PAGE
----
Whether you play bingo because you enjoy the game or for the social aspects, your taxes are probably the farthest thing from your mind when you're playing. While you might see your weekly bingo game as a fun, social event, the Internal Revenue Service might see your winnings differently.
Your bingo winnings count as gambling income when it comes time to file your income taxes. The income gets listed as miscellaneous income on Form 1040, which means it gets included when figuring your taxable income, but it doesn't get hit with self-employment taxes. If you make more than $1,200 from bingo in one sitting, you should receive a Form W-2G reporting your winnings to the IRS. However, even if you don't receive a form, you still need to include the winnings.
Sometimes, bingo games give winners prizes rather than cash, especially as a reward for winning the most games over the course of a season. If you’ve won prizes playing bingo, you need to include the fair market value of whatever you’ve won as taxable income. For example, say you win the grand prize cruise in your bingo league and it’s worth $2,500. Even though you haven’t received any cash, you still must report $2,500 in gambling winnings on your taxes.
If you make less than $5,000 at a time from bingo, you won't have any money withheld from your winnings. But, if you do hit a bigger jackpot, the payer has to withhold 25 percent from your winnings. That amount gets reported on your Form W-2G and is money that you don't have to pay when you file your return. If you don't have any withheld, but you have substantial winnings for the year, you could find a big bill when you file your return.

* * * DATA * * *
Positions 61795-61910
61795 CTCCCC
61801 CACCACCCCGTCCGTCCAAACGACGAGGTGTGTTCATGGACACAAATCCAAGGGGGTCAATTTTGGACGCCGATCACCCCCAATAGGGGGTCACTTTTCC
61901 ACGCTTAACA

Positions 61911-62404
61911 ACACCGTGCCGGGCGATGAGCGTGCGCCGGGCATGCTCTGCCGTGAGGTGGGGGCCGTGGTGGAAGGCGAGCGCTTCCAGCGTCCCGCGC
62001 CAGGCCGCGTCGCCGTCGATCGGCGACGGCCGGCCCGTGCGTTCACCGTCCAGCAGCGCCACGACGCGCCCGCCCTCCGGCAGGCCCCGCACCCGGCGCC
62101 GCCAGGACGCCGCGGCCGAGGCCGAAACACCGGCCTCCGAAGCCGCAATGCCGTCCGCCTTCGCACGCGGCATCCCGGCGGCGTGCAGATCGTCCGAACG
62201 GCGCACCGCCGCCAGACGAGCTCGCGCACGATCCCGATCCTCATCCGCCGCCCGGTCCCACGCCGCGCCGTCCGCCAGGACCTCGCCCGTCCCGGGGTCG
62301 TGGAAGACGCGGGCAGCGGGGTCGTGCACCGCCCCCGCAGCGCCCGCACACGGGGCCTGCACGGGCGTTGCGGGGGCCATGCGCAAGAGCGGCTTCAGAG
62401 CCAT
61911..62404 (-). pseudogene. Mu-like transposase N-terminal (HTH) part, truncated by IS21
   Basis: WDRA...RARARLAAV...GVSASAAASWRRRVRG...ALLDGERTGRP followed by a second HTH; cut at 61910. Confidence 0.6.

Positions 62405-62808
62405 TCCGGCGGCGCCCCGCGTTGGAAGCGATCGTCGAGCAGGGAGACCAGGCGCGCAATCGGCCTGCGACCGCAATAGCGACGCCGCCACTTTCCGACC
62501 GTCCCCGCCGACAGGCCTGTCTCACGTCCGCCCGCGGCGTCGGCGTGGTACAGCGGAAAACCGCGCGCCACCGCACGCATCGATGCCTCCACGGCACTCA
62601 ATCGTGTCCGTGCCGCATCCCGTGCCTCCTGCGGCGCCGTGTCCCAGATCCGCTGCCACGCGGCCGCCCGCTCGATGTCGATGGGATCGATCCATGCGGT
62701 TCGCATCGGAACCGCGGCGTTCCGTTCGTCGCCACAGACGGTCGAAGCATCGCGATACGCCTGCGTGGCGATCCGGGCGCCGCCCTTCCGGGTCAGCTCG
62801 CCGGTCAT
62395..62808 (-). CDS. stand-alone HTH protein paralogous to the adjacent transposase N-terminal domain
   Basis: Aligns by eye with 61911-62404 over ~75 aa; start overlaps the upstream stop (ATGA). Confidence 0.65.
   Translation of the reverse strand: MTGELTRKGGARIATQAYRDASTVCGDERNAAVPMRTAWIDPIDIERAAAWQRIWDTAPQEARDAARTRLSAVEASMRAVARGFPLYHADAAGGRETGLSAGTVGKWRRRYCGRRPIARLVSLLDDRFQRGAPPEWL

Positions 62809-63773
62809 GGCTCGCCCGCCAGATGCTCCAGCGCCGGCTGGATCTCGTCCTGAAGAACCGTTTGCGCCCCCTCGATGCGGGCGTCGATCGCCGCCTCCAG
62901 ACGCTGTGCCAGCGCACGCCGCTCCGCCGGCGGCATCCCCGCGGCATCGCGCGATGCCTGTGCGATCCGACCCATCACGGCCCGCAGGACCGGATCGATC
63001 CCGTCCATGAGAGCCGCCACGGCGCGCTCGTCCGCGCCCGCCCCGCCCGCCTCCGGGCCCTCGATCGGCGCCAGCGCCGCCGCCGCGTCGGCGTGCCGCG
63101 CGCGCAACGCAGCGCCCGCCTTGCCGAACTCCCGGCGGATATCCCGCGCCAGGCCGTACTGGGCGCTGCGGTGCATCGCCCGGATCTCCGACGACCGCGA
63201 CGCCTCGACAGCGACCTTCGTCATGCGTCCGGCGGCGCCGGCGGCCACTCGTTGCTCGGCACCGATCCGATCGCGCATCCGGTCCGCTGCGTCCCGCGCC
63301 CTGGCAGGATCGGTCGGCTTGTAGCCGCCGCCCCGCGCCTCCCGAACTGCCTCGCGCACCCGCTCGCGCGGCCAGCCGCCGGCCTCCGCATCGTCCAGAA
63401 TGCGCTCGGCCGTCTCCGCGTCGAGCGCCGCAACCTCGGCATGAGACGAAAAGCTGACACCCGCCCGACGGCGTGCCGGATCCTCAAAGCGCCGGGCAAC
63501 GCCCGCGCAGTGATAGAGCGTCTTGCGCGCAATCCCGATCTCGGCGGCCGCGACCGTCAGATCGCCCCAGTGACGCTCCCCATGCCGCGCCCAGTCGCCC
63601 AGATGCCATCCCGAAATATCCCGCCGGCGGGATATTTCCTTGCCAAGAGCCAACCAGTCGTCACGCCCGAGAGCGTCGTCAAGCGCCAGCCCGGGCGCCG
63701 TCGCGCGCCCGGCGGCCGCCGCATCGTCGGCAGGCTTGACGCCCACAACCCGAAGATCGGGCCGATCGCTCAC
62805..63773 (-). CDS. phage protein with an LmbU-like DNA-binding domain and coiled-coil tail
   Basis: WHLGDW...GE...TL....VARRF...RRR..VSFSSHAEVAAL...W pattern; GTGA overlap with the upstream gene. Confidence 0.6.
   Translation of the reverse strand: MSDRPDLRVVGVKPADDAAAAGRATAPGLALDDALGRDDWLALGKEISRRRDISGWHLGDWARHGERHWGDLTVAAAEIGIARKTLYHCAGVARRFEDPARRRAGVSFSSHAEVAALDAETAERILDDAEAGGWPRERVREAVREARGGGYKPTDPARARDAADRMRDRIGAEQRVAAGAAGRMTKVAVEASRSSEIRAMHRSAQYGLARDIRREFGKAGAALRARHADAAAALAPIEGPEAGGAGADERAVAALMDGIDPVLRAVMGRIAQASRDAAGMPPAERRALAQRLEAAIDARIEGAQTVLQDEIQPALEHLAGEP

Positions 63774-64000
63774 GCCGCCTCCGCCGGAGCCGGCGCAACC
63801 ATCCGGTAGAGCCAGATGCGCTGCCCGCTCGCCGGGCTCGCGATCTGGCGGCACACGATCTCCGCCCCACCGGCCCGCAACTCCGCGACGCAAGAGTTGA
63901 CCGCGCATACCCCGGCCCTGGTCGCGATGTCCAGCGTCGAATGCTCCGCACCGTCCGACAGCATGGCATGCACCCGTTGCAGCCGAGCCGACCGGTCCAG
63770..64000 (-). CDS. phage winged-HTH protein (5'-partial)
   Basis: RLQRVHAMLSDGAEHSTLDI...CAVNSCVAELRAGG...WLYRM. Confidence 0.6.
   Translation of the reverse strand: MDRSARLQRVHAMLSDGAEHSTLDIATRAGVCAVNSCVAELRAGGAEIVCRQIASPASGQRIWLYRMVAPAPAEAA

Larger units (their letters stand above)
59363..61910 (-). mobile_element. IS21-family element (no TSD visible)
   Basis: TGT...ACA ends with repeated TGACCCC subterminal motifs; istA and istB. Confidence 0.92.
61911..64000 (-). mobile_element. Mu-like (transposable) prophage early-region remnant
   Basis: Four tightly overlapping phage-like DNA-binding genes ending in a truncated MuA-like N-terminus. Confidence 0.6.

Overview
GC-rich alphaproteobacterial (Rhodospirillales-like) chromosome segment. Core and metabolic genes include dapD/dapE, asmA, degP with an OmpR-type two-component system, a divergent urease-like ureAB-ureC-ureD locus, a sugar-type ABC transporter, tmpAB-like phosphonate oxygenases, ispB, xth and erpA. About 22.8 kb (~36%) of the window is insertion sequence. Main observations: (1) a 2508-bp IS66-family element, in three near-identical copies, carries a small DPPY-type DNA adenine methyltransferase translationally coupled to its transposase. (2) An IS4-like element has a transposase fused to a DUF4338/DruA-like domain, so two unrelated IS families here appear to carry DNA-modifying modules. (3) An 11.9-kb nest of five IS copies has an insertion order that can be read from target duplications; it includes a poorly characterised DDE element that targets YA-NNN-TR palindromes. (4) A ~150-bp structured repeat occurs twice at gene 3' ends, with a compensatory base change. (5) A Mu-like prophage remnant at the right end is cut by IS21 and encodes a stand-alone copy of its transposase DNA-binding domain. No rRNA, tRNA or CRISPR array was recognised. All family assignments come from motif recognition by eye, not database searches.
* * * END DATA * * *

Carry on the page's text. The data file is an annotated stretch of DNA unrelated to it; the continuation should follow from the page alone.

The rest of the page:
Unless you’re the luckiest person alive, you’ve got some losses as well as winnings. The bad news is that you can’t simply report your net winnings for the year as your taxable income. Instead, you deduct your gambling losses as an itemized deduction, so if you’re not itemizing, it won’t do you any good. Plus, you can’t deduct more than you won during the year. For example, if you won $500 playing bingo, you can’t deduct more than $500 in losses.
Based in the Kansas City area, Mike specializes in personal finance and business topics. He has been writing since 2009 and has been published by "Quicken," "TurboTax," and "The Motley Fool."